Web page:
We meet a Korean woman who heads up an international nonprofit working to improve farmed animals’ lives; a Native American artist who, as a child, witnessed a parakeet dying in a department store cage and subsequently became an advocate for captive birds; an animal rights attorney who says, “I look forward to the day when a nonhuman is allowed to live because laws protect nonhuman individuals for their own sakes, not because ‘it’ is an object that belongs to a human,” and more. The margins of my copy are scribbled and starred and I’d love to share a quote or three from every writer, but you’d do better to discover them for yourself.
Perhaps my favorite–if it’s possible to find favor amongst these remarkable women–is a pioneer theologian in her late 80s. “Dominion does not mean domination….In truth, religion has not been irrelevant regarding our treatment of nonhuman animals–religion has been a leading factor in perpetuating cruelty.” When she was eighty, Elizabeth Jane Farians took it upon herself “…to bring the subject of animal ethics to the academic world of theologians.” Her account of meeting with the chair of a college theology department is priceless on many levels–for her unwavering commitment to her vision, for her persistence (it took over a year to convince him), and for her humility–he kept her waiting in the hall numerous times “…like a naughty schoolchild outside the principal’s office.”
Whether they focus on poultry or primates, poetry or protest, theatre or theology, these women–justice-seekers all–inspire and teach about self-examination and honesty in the struggle to eradicate speciesism along with the other oppressions that deny individuals of all species the full potential of their lives.
An ad for Hooters chain restaurant frequently appears in my local newspaper. In it, a scantily-clad Hooters “girl” poses coyly while holding a plate of chicken wings. As a feminist, I see blatant objectification of women (Grab some Hooters!). As a vegan, I see the suffering that preceded the now-disembodied wings. But having read Sister Species, I see even more. I now consciously acknowledge that those wings came from hens specifically–female beings already exploited for their eggs (in the case of “layers”) and flesh (in the case of “broilers”–indeed, genetically manipulated to grow abnormally rapidly and produce large, succulent breasts). It’s harder now to miss the intersection of oppressions in a culture whose various appetites demand young, firm flesh and large breasts in more than one species.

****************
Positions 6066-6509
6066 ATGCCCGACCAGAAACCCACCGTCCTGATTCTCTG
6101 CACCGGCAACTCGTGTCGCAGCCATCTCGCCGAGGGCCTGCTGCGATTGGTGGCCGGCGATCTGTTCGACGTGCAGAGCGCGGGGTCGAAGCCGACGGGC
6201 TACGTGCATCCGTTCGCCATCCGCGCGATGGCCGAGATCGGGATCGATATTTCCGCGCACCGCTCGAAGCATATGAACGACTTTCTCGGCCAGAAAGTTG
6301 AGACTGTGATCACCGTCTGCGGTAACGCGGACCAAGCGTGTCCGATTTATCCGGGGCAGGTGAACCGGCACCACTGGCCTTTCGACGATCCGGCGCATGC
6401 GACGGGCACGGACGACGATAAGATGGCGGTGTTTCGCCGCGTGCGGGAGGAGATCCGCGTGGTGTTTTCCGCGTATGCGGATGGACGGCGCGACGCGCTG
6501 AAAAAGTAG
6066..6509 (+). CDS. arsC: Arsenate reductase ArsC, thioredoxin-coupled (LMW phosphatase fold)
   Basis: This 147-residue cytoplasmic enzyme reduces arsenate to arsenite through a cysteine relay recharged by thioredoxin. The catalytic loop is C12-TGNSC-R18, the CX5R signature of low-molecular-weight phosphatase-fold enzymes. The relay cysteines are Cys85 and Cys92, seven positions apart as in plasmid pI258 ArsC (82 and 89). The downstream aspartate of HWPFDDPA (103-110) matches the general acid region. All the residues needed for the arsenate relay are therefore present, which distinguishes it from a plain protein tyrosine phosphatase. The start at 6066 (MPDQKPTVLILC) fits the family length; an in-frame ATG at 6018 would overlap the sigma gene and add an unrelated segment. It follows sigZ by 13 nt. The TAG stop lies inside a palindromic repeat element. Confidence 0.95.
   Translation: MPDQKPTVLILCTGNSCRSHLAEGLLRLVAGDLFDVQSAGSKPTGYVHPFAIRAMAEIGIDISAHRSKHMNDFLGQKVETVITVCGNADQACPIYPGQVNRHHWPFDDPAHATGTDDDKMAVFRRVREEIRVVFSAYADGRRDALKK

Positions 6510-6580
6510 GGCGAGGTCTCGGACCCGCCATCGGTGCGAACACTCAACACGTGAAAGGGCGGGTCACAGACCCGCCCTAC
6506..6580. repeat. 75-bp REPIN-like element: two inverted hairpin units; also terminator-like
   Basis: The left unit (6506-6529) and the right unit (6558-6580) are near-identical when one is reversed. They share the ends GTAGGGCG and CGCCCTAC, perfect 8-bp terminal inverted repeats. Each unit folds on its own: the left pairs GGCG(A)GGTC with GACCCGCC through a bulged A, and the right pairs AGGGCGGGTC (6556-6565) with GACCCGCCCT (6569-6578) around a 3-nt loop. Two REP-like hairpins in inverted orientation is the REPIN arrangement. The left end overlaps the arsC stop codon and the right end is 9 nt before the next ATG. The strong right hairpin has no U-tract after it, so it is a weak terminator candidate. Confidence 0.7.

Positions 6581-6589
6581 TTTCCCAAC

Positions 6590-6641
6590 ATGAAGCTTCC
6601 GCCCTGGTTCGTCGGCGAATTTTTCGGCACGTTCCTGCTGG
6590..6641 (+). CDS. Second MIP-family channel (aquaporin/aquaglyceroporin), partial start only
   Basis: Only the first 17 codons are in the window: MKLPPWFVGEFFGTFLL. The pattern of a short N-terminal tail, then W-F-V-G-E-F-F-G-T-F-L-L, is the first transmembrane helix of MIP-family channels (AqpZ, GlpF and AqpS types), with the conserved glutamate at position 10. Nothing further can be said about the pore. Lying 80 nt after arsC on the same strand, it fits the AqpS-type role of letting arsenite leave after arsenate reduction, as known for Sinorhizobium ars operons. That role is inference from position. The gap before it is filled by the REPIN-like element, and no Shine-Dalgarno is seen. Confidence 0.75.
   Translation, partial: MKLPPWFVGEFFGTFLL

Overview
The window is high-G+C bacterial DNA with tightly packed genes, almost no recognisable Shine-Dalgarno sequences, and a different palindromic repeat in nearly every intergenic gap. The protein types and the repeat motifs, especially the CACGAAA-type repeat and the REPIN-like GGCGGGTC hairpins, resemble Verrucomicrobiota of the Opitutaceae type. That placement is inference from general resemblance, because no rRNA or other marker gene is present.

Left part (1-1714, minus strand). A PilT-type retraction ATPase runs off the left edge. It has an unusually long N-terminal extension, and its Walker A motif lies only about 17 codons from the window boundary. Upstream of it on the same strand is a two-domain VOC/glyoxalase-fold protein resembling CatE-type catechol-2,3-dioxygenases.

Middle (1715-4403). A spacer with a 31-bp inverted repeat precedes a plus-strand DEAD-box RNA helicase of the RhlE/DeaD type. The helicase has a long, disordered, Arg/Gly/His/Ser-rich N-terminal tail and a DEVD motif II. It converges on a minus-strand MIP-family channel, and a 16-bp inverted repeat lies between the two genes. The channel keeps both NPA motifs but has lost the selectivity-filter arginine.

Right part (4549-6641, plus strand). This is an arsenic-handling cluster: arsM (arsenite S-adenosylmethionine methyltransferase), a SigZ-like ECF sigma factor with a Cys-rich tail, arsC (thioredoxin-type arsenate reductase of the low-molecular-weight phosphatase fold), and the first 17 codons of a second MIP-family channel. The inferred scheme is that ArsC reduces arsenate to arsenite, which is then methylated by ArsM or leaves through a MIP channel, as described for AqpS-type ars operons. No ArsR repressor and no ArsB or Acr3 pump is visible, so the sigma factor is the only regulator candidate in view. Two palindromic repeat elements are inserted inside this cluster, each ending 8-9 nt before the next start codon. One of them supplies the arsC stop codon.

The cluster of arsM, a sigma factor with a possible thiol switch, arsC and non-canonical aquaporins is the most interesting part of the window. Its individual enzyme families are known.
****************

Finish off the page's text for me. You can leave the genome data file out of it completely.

Kemmerer’s excellent appendix “Factory Farming and Females” ends thus: “Whether or not we eat cows and their nursing milk, chickens and their reproductive eggs, sows, or turkeys–and their young–intimately affects the lives of other females” (184). This seems to answer the question she asked in the introduction: “How will feminists meet the challenges posed by animal advocates?” (24).
We approach Malfunction Junction every day, again and again. As activists, we can idle in our own narrow, one-way lane, waiting our turn to proceed on our righteous but single-minded mission. Zooming through, we ignore or miss intersections that, if only we could or would turn onto them, might reveal advantageous side streets–linkages that combine our routes, strengthening and hastening the flow toward justice.